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Figure 5. Effect of different TLR9-agonists on release of microvesicles from peripheral blood mononuclear cells. Peripheral blood mononuclear cells from healthy donors (n = 7) were incubated for 24 h with ODN2006, a weak inducer of IFN-α, or ODN2395, a strong inducer of IFN-α. Microvesicles (MVs) released into the culture supernatants were subsequently isolated by differential centrifugation. Isolated MVs were quantified and characterized with respect to expression of G3BP and dsDNA by flow cytometry. (A) Shown is the consequent increase in the concentration of MVs expressing G3BP (white columns), dsDNA (gray columns), or both (black columns). (B) The concentration of G3BP-expressing MVs in cultures of stimulated cells relative to that in non-stimulated cultures (NS). (C) The corresponding relative concentration of dsDNA-expressing MVs. Columns and error bars represent median values and interquartile range. *P < 0.05. NS, non-stimulated.

Effect of IFN-α Inhibition on TLR9-Induced Release of MVs

To test directly if IFN-α was involved in generation of G3BP- or dsDNA-expressing MVs, we employed the IFN-α inhibitor IN-1 (Figure 6). Despite having little effect on the overall release of MVs from PBMCs stimulated with ODN2395 (Figure 6A), this inhibitor significantly reduced the release of G3BP-expressing MVs (Figure 6B). A similar effect pattern was observed after co-stimulation of the PBMCs with anti-CD3 antibody (Figures 6C,D), but in this situation the release of dsDNA- and double-positive MVs was also reduced significantly by IN-1 (Figure 6D).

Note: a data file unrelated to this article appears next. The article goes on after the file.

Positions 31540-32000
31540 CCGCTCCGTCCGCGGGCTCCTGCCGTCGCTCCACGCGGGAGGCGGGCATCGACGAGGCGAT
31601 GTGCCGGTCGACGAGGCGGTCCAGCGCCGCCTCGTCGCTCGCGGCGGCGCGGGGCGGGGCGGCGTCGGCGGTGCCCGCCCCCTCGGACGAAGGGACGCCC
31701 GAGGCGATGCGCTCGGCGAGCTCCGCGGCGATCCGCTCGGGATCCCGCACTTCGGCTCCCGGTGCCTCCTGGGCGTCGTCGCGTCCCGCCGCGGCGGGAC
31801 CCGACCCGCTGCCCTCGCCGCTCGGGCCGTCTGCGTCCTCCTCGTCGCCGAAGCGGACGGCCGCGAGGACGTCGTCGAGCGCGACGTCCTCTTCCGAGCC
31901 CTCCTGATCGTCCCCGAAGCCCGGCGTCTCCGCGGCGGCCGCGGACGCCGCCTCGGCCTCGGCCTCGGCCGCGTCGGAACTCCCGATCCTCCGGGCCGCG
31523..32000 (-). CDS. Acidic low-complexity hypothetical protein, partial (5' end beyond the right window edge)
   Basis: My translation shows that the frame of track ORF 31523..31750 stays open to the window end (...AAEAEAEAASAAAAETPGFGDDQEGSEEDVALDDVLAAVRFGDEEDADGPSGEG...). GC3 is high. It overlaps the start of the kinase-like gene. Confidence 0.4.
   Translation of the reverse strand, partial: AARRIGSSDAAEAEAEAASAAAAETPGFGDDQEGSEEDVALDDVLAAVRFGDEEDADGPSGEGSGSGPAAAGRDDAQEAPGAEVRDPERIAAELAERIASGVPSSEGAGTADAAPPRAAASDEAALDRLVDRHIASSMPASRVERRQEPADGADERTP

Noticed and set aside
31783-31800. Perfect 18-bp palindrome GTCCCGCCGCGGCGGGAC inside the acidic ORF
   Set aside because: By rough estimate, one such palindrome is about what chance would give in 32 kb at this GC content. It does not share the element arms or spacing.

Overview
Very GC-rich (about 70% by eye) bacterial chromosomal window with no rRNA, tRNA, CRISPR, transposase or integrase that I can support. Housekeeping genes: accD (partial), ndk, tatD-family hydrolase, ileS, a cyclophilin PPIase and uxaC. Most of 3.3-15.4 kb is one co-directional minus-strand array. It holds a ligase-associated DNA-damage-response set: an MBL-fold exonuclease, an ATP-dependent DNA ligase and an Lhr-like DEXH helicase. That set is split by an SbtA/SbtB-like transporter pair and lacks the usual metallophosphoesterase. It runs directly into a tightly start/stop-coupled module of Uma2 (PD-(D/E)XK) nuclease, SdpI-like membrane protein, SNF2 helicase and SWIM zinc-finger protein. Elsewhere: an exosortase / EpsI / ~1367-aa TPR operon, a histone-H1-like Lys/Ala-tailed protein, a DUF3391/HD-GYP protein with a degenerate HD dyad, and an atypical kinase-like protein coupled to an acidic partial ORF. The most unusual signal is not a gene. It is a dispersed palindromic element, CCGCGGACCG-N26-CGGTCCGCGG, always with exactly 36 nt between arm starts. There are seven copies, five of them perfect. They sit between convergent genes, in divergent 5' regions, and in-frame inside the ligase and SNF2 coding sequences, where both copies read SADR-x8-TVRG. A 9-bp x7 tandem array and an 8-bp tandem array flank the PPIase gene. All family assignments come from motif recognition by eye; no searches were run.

FIGURE 6
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Figure 6. Effect of IFN-α inhibition on TLR9-induced release of microvesicles from peripheral blood mononuclear cells. Peripheral blood mononuclear cells from healthy donors (n = 6) were incubated for 24 h with the TLR9-agonist ODN2395, alone (–) or in combination with the IFN-α inhibitor IFN alpha-IFNAR-IN-1 hydrochloride (+). Released microvesicles (MVs) were quantified, and expression of G3BP and dsDNA by the MVs was analyzed by flow cytometry. (A) Concentration in the culture supernatant of the total MV population and (B) subpopulations of G3BP-expressing, dsDNA-expressing, and G3BP and dsDNA double-positive MVs. (C) Corresponding concentration of the total MV population and (D) subpopulations after co-stimulation of T cells with anti-CD3 antibody. *P < 0.05.

Discussion

The purpose of this study was to investigate the mechanisms underlying release of MVs from normal mononuclear cells, and to characterize the released MVs with respect to expression of dsDNA and G3BP. Insight into these mechanisms may enhance our understanding of MV release, in general, and, since G3BP-expressing MVs may deposit on the GBM, it may also help to understand how nephritis develops in SLE (35).